Trim Size: 139.700mm x 215.900mm x 4.826mm
Pub Date: 09/01/2009
List Price: $19.95
These are poems of family, of romantic hope and disappointment, of parenthood, and of grief that move from a childhood in Nebraska in which a father strides into a ripe wheat field; to the parks and parking lots of New York City, the interchangeable landscapes of suburban America, and the more sensual environment of secluded water; to little traveled parts of Africa and the Pacific where our customs and passions are refracted into shapes that are sometimes beautiful, sometimes grotesque.
Terese Svoboda writes of a world in which the reassuring simplicity remembered from childhood is difficult to recover. Outside of this vision of the past, all present life seems an aberration-an existence where violence can supplant love, families break apart, a child dies.
All Aberration received a starred review in Publishers Weekly, a lead in Contemporary Poetry 1986 and a Notable Book nomination by the American Library Association. It was written during stays at Yaddo, MacDowell and Ossabaw, and received the benefit of a Creative Artists Public Service grant in 1982. Its poems first appeared in such magazines as Harper's, The Nation, Paris Review, and Ploughshares.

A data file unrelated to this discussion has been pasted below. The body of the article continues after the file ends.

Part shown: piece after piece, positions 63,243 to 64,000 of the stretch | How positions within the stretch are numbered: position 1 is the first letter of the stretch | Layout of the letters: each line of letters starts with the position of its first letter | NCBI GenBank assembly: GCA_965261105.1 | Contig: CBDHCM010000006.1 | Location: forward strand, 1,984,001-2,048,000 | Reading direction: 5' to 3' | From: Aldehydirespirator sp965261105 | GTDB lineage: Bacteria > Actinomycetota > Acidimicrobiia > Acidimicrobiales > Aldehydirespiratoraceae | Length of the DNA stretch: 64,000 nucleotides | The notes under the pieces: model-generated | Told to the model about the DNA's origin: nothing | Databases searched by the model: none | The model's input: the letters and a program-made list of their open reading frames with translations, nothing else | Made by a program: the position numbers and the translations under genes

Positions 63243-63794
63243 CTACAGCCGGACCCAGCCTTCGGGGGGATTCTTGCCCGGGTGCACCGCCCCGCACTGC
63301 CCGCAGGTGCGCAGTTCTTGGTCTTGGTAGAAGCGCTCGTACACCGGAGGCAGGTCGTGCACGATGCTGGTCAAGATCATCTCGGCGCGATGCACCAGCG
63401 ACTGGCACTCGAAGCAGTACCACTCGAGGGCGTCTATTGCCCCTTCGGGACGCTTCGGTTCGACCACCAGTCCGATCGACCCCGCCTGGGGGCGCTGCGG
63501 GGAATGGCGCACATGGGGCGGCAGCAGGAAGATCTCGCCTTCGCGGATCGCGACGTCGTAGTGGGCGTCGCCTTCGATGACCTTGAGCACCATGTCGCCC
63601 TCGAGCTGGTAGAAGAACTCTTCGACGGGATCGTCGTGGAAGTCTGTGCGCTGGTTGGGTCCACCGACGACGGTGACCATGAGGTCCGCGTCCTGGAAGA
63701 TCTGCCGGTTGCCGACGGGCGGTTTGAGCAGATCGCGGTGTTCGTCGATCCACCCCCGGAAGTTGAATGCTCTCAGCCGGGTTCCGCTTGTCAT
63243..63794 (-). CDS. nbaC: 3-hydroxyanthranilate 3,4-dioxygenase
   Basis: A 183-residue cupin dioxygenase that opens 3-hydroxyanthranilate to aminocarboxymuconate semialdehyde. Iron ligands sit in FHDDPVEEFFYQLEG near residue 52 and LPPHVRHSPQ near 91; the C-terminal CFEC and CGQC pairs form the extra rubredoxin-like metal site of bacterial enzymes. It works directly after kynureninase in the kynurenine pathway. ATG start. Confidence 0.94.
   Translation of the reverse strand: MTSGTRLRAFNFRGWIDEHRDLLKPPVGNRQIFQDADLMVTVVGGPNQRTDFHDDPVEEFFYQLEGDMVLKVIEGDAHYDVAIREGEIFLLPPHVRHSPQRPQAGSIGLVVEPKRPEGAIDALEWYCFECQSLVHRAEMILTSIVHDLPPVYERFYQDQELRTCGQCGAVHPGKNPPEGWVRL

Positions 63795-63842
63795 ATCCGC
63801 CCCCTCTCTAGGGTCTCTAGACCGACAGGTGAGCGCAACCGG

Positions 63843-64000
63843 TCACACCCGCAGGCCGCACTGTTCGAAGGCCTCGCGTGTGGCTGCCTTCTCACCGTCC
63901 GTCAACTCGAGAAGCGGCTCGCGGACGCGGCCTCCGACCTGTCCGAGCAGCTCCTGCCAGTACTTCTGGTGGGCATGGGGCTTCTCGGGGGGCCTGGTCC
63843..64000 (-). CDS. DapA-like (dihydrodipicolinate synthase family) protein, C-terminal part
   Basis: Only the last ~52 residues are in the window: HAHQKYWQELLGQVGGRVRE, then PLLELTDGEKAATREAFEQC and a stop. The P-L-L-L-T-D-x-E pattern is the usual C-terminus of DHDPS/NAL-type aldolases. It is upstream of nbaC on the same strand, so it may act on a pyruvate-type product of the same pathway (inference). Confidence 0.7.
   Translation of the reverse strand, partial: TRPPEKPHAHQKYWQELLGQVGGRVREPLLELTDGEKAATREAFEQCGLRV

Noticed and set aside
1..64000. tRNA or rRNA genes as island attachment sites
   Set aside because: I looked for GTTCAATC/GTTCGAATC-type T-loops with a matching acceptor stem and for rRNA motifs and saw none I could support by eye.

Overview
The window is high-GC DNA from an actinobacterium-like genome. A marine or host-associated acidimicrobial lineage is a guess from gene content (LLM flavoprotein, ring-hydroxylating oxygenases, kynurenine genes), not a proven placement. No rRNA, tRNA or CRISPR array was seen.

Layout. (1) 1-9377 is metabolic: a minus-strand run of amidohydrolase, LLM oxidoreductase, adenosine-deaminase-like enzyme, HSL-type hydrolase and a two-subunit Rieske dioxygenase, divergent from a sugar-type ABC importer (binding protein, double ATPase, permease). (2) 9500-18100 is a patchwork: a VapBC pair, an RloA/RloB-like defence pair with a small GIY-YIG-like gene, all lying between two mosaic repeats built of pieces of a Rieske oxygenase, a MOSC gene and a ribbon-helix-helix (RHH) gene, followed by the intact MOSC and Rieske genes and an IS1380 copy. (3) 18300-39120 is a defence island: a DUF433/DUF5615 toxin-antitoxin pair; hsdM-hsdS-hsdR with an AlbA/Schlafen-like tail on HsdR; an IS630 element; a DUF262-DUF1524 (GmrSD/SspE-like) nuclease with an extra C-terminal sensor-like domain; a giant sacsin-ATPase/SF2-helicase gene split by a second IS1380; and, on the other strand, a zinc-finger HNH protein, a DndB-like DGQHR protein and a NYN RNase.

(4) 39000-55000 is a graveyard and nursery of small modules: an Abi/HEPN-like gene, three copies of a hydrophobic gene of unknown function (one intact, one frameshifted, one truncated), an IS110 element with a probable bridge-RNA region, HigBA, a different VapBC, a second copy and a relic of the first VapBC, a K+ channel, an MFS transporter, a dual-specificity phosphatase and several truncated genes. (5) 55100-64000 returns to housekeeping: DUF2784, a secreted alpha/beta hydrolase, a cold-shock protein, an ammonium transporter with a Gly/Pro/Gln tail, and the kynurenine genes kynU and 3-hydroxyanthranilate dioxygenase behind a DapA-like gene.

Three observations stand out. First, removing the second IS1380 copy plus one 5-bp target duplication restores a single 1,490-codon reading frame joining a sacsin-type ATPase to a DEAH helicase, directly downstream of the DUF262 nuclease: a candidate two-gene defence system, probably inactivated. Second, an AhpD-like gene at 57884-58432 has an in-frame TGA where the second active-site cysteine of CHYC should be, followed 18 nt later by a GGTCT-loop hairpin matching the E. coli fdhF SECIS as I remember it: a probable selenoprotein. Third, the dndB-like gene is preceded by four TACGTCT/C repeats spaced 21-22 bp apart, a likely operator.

All Aberration is an excellent first volume. It is refreshingly unfashionable, strikingly written, and suffused with toughness and integrity.
—Robert J. Levy, Prairie Schooner
Svoboda exhibits a remarkable range and command of her subject matter: love, friendship and motherhood, set variously on the prairie and in Africa and the South Pacific. . . . If the most touching of her verses are those dedicated to a son who died in early childhood, the most appealing and original in imagery are Svoboda's erotic poems. At the center of her work is a desire not just to write about love, but to redefine it and expand its possibilities. This poet creates moments that are stronger than everyday experience, moments that are, as she suggests, all aberration, and all the more true and real for being so.
This is Svoboda's first book, and its foreboding strengths would seem to promise the development-already well under way-of a vigorous voice.
—Sidney Burris, Year in Poetry